Entries categorized "Grief and Death" Feed

Without any solid plans or reprioritizing, things that were once at the forefront of your life, like your job, your friends and even your relationship with your significant other, can wind up on the back burner. Read more →


Dear Carol: A while back you wrote about a widower with mild cognitive impairment who wanted to move to assisted living after his wife died. Our situation is similar, but this is my 83-year-old mom and her memory is fine. She’s an extremely social person. Read more →


My struggle with this dilemma began when my father started receiving hospice care. At this point in my caregiving journey, Mom and Dad shared a room in a nursing home. Read more →


Now you are thrust into the valley of despair, an unknown yet fertile place of psychic deconstruction. It is here where your shadow lives, Read more →


His head drifted to my shoulder and that last, gentle breath slipped by unnoticed by me. What I felt was the positive force of Dad’s spirit leaving his body. And then — joy! Did I just write joy? Yes, I did. Read more →


While Alzheimer’s disease will progress differently for each person, scientists and clinicians have attempted to stage the disease as a way that helps people living with Alzheimer’s and their families understand what is happening, Read more →


Dear Carol: My mother, who has advanced dementia, went into a nursing home six months ago. She’s received excellent care but is now declining quickly so that she no longer swallows any type of food. Her doctor has determined that she is ready for hospice and that makes sense to me. Hospice took her off of medications that didn’t seem to be helping and then prescribed some occasional Ativan for agitation and low-dose morphine for pain. Her response has been satisfying to watch since she’s more alert and far more peaceful than she has been. Here’s the problem. I’ve gone to a support group for several years and there are a couple of people in the group that completely anti-drug for Alzheimer’s so they are adamantly against the use of both Ativan and morphine for my mom. I don’t get it. Mom is dying. She was jerking around in pain and crying and now she’s responsive and comfortable. How do I get through to them that when people are dying everything changes? – HY Read more →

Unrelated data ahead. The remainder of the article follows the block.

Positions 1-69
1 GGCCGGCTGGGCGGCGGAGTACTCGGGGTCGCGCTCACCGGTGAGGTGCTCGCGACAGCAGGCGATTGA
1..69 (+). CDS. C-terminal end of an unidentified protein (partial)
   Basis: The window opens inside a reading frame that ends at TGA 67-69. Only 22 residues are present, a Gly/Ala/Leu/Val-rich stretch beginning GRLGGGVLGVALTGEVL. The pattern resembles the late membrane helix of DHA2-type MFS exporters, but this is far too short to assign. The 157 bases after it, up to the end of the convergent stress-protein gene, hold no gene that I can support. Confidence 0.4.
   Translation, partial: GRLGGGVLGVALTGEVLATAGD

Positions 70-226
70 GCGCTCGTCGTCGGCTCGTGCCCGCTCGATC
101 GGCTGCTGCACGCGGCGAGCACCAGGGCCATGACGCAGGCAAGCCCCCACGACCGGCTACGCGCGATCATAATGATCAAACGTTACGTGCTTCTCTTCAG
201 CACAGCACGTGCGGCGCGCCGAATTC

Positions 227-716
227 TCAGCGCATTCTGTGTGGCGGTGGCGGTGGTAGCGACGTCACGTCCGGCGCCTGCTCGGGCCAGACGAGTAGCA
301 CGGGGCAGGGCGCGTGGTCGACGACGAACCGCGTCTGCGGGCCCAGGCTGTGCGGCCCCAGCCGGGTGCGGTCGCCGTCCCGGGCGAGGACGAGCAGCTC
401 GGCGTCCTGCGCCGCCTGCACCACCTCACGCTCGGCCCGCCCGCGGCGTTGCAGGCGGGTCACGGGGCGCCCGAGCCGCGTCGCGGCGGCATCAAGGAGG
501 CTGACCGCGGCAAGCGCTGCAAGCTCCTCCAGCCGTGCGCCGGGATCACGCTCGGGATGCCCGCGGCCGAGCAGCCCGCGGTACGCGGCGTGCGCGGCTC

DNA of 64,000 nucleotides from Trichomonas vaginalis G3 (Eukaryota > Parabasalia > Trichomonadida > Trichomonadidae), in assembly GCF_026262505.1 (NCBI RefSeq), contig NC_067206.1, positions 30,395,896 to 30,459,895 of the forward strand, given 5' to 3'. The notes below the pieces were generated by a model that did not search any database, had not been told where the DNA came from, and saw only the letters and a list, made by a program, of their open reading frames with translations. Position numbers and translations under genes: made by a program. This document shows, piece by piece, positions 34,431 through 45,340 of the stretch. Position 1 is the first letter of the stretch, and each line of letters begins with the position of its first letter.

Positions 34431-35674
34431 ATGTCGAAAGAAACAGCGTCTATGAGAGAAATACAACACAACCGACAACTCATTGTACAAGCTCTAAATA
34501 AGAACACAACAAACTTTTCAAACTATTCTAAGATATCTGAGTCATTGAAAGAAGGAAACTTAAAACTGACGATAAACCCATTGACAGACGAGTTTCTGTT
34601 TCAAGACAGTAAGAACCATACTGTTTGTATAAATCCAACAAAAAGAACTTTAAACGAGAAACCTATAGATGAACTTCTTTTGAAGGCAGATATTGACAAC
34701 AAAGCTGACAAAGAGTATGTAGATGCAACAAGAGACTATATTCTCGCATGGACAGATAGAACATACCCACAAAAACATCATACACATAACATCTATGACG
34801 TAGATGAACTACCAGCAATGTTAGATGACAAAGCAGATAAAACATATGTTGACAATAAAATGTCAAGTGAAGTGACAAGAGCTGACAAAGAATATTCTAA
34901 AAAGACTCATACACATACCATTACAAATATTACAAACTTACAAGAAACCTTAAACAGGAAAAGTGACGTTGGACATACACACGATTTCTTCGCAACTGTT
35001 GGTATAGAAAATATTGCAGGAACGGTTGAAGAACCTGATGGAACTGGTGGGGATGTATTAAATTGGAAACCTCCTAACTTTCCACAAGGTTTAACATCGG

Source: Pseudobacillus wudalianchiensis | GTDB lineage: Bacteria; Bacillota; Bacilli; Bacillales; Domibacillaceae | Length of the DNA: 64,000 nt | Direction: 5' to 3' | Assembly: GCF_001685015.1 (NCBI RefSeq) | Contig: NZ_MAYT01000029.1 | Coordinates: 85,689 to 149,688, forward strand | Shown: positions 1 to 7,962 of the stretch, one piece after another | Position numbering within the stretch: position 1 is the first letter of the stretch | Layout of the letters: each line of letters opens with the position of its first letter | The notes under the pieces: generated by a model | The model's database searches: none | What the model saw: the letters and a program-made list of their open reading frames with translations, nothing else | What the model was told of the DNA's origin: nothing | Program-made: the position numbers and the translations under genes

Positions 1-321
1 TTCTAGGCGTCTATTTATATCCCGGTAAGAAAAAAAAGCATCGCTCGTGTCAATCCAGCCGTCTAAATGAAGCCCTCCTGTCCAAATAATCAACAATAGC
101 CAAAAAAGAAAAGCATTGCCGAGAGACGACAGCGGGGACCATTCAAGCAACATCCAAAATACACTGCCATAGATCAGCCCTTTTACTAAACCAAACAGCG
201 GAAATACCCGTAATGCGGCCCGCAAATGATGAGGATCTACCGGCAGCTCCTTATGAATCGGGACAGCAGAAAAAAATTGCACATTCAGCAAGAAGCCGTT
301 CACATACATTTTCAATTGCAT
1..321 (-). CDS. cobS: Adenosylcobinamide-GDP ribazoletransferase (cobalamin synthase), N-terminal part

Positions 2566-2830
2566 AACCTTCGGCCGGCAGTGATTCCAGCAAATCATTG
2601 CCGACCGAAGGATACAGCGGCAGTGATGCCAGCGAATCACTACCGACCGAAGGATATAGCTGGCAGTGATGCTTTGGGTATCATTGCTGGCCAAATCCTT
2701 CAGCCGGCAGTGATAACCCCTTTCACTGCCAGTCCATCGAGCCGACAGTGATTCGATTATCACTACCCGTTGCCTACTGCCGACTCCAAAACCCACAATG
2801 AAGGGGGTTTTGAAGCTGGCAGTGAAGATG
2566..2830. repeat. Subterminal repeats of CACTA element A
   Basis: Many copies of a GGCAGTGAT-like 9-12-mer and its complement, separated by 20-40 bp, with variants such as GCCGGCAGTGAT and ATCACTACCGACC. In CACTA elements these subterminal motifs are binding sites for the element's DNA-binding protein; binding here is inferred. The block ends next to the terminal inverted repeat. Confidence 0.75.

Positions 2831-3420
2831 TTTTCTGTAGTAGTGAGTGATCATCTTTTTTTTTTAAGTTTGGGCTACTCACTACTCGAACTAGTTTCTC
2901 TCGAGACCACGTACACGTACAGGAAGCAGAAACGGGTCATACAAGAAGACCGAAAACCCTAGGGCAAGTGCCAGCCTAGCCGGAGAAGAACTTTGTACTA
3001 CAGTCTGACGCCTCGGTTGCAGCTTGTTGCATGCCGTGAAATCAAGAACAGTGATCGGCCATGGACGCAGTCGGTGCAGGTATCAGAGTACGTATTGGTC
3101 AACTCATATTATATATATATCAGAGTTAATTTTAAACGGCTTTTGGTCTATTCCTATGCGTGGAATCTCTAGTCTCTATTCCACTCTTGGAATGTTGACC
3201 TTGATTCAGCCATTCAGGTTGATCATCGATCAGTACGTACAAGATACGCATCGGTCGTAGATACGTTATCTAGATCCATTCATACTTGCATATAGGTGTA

...One of those shared experiences is a certain amount of stress. Some personalities cope with the ever-changing, nearly always challenging business of caring for another adult with health issues better than others. A positive attitude and a flexible approach can go a long way as we feel our way along the sometimes uncertain path a caregiver must follow. But even the most laid back person is going to feel stressed by the responsibilities of caregiving from time to time. That's normal and to be expected. With some care, people generally bounce back. What caregivers need to watch for is burnout. Read more →


Often, we don’t even notice that we’ve slipped into a routine of combined stress and numbness until a friend or family member takes a moment to ask what is new in our lives. If our first thought is that nothing much has changed since we are just caregivers doing what we do, then it’s time to take a look at how we can refresh our attitude toward our lives, and in the process, perhaps refresh the life of the person for whom we are responsible. Read more →